At Teleport City, The Gutter’s own Keith writes a four-part series about the adaptation of Donald Hamilton’s Matt Helm from his novels to film. “’I was taking a martini across the room…’ If that line, the first sentence in the first Matt Helm novel by Donald Hamilton, had been the only sentence in the book, […]

“The Rape of James Bond”

Sophia McDougall writes about “sexual assault and ‘Realism’ in popular culture.” (via @Pornokitsch)

The Spymaster and The Cuckoo

“This, then, is the story of Maxwell Knight—the man called M—and a cuckoo called Goo. Knight was a tall, patrician British intelligence officer in charge of MI5 departments dealing with counter-subversion on home ground. And yes, as ‘M’ he was the inspiration for James Bond’s controller.” Helen MacDonald recounts the story in an excellent piece. […]

The Suits of James Bond

A website dedicated to fab fashion and 007. (thanks, @World_Of_Hurt)

The Dark Knight and the Bitter Tears of Alfred Pennyworth: Batman and Realism Part 2

This week Screen Editor alex MacFadyen and Comics Editor Carol Borden continue discussing The Dark Knight Rises. We both like Batman and we’re fascinated by how many different Batmans there are. Even though there are things we like about the film, we want to figure out what is it about The Dark Knight Rises‘ Batman […]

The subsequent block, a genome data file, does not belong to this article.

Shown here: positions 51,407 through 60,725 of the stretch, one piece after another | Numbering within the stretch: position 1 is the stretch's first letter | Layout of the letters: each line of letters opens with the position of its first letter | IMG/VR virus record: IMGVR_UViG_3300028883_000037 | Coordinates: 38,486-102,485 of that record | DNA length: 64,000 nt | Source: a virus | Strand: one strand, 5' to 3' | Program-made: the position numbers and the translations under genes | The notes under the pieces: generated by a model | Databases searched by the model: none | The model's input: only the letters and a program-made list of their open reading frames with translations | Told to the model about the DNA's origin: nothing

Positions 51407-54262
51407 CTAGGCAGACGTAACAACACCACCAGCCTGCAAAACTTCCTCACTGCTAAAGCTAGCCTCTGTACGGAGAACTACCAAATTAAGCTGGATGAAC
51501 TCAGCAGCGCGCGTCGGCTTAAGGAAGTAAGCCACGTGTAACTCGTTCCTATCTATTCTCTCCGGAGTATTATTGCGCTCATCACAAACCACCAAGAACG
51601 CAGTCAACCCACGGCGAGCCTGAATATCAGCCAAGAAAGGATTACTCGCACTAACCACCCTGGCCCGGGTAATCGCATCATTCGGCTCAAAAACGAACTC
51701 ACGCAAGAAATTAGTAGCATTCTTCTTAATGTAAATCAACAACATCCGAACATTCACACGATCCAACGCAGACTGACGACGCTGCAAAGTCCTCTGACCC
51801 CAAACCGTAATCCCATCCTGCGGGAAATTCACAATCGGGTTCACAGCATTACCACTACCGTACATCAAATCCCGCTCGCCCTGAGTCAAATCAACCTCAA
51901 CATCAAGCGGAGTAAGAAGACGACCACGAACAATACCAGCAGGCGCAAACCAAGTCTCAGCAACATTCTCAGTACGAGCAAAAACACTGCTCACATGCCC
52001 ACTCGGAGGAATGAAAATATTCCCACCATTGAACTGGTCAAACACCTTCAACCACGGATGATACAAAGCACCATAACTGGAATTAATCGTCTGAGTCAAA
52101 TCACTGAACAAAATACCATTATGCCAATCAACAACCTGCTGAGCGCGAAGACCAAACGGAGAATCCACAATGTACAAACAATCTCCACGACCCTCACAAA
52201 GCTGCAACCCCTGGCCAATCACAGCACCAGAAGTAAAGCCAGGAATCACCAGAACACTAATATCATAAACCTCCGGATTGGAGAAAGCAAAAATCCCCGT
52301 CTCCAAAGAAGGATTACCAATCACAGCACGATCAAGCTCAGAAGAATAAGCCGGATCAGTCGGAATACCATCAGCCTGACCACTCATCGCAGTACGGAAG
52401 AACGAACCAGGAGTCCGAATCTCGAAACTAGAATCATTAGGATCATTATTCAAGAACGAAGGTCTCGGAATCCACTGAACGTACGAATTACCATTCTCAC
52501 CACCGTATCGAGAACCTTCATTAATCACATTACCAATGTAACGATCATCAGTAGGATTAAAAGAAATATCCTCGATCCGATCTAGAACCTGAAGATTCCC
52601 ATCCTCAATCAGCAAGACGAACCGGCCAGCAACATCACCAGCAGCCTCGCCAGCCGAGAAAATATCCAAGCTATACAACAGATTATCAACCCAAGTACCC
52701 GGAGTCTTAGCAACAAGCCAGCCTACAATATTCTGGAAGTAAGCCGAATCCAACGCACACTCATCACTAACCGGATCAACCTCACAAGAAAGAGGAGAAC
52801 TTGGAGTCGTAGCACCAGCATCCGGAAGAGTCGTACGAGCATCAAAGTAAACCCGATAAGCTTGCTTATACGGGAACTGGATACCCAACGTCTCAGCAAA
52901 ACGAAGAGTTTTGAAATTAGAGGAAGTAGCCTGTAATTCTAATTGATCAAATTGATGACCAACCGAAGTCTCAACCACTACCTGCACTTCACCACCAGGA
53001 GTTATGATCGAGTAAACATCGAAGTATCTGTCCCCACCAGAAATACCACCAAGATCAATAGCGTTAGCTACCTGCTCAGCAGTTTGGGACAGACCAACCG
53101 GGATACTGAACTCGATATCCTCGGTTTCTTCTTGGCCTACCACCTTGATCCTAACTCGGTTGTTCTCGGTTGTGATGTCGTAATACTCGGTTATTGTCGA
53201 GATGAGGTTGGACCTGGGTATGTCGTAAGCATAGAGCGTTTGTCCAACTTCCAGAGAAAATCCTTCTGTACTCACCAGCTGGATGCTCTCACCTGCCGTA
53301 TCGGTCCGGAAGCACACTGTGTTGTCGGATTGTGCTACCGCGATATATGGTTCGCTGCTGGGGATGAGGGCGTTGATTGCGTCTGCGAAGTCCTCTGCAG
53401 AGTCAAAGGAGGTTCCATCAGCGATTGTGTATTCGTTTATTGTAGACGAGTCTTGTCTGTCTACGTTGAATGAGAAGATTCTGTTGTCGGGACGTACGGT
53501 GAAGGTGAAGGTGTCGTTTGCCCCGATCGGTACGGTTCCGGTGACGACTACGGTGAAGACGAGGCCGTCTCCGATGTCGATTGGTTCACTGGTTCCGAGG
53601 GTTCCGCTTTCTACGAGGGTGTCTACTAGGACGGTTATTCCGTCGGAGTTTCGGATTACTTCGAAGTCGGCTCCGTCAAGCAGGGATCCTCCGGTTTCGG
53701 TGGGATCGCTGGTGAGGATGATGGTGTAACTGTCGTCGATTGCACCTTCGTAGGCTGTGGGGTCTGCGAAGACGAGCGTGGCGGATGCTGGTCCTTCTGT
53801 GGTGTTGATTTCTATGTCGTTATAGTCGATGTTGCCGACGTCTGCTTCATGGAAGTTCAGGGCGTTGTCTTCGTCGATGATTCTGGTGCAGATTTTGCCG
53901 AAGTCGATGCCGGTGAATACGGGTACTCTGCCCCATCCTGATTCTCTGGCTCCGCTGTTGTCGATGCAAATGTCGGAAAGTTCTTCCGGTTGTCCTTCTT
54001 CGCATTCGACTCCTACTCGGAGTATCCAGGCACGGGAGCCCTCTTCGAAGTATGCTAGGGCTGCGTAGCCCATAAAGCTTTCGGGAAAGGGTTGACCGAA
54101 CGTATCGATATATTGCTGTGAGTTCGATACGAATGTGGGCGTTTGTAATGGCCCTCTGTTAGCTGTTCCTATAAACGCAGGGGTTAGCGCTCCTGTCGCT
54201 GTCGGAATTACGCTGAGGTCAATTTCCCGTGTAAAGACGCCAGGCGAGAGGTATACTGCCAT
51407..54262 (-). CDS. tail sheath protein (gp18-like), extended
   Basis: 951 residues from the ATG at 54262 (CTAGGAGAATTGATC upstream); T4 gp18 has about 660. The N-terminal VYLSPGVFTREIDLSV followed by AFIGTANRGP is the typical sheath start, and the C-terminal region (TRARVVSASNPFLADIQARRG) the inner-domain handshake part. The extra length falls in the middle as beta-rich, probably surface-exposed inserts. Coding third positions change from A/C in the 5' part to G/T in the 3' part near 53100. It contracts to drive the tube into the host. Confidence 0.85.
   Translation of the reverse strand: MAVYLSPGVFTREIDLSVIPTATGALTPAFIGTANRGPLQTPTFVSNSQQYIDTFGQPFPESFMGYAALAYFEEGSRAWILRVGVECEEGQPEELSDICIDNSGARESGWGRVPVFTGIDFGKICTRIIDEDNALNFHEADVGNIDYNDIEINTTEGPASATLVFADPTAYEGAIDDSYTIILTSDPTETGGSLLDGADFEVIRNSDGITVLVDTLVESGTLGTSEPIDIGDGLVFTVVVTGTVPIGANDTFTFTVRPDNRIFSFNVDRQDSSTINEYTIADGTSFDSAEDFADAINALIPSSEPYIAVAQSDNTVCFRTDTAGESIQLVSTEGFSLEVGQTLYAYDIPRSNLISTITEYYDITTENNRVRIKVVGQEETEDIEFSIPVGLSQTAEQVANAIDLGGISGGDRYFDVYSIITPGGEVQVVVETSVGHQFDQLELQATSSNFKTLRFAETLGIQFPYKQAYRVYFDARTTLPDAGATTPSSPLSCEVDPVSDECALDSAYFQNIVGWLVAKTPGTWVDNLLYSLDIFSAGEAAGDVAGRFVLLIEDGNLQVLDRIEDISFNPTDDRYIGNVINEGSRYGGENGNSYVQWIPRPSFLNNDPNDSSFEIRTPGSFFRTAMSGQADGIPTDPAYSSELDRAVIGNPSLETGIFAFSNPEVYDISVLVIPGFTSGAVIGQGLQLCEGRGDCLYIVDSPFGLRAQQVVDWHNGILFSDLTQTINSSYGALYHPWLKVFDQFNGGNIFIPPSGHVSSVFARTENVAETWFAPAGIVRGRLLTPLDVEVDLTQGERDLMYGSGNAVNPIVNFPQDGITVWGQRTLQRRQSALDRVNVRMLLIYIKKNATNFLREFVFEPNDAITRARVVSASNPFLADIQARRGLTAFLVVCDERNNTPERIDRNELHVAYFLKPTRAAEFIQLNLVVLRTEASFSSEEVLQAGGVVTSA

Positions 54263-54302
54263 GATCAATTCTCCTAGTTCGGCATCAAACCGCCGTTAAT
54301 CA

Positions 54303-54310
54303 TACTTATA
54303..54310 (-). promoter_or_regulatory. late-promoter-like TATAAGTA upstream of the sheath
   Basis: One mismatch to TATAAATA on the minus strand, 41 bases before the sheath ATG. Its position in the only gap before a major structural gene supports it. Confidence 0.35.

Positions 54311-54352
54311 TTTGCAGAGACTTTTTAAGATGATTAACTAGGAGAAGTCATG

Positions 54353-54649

Meeting A Film On Its Own Terms

Matt Stoller Seitz writes about meeting a film on its own terms, suspending your own disbelief and watching From Russia With Love and Singin’ In The Rain with audiences who wouldn’t or couldn’t do either. (Thanks, @DriveInMob)  

RIP, Bob Anderson

Olympic fencer, sword master, stunt choreographer, performer and actor, Bob Anderson has died. Anderson performed Darth Vader’s lightsaber battles in The Empire Strikes Back and Return of the Jedi. Her served as sword master, fight coordinator and stunt performer in films such as 1953’s The Master of Ballantrae featuring a swashbuckling Errol Flynn, The Princess […]